Having been in the region inhabited by Dard people—said to be of Aryan origin, Chitral also continued to be called Dardistan. As G.S. Chhabra in his book “Advance Study in the History of Modern India” also includes Chitral in the region. On the other hand, Algernon Durand in his book writes that it is ‘misleading to call the area Dardistan for there is no race the title can be given’ falls short of the fact that it has been and continued to be called as Dardistan.
Research findings describe that the naming of a language or people has not been neutral as there always “exists a dialectical relationship with social cognition and social behavior” in which different (socio-economic, political and geostrategic) situations interplay to generate and designate a name for a place, language or people. As the case, may be of different varieties of local and colonial designations in Chitral including the word Chitral, Khowar and Kafirs. It could be a better proposition to understand this puzzle in this perspective also.
Both Major J. Biddulph and Colonel A. Durand were British agents and soldiers-turned authors have had their own (non-native) perspectives of naming seems to have without taking into account socially constitutive nature of naming convention, those of linguists and native perspective at the time in Chitral while writing the names of different places and languages.
The linguistic repertoires of the people, rather very few people at that time in Chitral were educated, and what non-natives had the view of them and the situation before them, whatsoever, were great catalyst in terms of whatever representation they made in their writings; and the social factors and natural conditions in different places or valleys where different linguistic communities may have had assigned something different to the linguistic productions at that time. As the case may be with what is now called Kho-war.
In fact, English language has no such dictions in phonetics to sound like the special alphabets in Khowar. It appears that this sound diction in naming the places and languages in Chitral, as standard, followed in which among others Kashkar and Chitral may have likely been named.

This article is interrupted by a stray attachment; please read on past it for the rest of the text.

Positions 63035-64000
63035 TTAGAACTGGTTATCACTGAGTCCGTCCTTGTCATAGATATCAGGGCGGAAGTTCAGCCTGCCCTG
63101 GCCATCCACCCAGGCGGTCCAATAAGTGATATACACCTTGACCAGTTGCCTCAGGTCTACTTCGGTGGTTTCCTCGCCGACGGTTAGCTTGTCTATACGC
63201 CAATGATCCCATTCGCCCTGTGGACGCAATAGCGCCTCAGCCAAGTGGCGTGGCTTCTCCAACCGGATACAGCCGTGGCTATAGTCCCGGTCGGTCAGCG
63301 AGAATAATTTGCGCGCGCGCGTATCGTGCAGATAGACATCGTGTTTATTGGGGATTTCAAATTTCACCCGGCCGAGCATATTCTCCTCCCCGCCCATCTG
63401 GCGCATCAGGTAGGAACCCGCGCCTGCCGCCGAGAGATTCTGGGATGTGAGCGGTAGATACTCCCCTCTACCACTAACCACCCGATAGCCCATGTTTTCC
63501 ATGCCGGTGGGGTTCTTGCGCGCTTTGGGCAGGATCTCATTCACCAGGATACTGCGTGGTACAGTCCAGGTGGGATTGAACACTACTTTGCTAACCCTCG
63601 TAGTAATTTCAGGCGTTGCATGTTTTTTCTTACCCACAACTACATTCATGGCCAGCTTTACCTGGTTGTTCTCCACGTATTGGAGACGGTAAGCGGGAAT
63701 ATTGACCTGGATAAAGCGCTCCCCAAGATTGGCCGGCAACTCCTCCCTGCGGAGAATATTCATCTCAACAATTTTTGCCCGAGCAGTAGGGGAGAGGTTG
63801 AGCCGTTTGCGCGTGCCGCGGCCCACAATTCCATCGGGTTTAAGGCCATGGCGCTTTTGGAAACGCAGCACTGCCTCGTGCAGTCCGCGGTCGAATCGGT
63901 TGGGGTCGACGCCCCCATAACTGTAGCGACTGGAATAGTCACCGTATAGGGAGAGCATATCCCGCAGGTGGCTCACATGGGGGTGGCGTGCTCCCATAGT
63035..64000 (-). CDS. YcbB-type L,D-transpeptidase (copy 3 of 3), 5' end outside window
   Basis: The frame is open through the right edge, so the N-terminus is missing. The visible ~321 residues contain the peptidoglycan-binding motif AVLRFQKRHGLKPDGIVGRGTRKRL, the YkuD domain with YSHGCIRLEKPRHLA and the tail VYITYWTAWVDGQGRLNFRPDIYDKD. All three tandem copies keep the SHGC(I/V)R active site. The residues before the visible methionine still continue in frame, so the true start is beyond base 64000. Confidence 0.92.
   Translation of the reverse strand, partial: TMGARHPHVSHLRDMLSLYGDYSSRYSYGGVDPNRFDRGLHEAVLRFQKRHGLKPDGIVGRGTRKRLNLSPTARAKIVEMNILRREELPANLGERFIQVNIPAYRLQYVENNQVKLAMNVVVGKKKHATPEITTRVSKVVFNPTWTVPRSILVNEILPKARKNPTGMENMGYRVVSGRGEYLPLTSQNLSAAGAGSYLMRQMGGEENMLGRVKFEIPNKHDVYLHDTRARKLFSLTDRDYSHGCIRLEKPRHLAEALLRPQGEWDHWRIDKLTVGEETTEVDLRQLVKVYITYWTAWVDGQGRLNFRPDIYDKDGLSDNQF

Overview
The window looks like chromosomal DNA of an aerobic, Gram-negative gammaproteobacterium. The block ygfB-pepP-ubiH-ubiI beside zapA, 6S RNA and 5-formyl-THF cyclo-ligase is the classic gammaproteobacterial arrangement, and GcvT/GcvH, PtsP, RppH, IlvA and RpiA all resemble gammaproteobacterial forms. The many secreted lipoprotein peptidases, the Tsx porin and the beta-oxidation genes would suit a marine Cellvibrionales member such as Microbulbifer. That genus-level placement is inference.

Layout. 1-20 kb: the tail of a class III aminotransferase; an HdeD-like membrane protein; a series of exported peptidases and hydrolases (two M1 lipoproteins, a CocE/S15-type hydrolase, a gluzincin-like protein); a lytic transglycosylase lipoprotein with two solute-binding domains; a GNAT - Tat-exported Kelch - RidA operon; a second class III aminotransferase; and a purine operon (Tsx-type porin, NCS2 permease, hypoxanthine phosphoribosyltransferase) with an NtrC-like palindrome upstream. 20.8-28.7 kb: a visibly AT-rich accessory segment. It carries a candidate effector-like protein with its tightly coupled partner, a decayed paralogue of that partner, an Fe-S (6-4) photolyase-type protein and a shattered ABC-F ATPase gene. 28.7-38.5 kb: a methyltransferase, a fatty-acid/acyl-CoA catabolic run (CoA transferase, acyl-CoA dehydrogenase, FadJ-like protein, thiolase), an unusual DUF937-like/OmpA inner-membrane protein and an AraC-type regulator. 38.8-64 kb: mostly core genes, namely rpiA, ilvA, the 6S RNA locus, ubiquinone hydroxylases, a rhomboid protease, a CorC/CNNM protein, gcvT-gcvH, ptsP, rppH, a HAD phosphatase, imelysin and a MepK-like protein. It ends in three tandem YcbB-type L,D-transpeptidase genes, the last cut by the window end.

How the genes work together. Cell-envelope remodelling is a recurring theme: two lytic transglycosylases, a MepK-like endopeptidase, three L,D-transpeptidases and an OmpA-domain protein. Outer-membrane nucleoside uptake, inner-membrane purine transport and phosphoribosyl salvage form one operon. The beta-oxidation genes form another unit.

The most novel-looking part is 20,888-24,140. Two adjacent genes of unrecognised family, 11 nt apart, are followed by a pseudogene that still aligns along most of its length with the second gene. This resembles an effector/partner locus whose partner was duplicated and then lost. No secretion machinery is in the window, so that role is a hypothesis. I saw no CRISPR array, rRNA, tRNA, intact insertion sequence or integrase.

There is a barrier even now while writing the khowar word ݯھترار in English language as written Chitral—that we use a settled word, while writing in both English and Urdu. This mountainous region where mountain communities with different geographical region or valleys, faiths, cultures, customs, festivities, food, dress and living styles partly conditioned by environmental and topographic conditions and partly by non-native productions and representations. This is how demographic shift in the region and the valleys of Chitral evolves and diversity unfolds without indigenous wisdom.
The diversity of Chitral continues to making it a unique place where one can see natural beauty, different languages/tongues, cultures, music, and history of political economy before and after the partition of India. As a state, in the tribal belt, Chitral acceded with Pakistan in 1969. Chitral is rich differently to diverse people of interests in arts, literature, sociology, anthropology, politics and history.
This situation requires a reset and an attention on the linguistic and historical complexities in naming, generating and designating languages, people and places in Chitral independent from non-native, and linguistic tropes continued to unfold over the course of time in this mountainous region.
(The writer is a researcher and critic, has an interest in the culture and history of Chitral).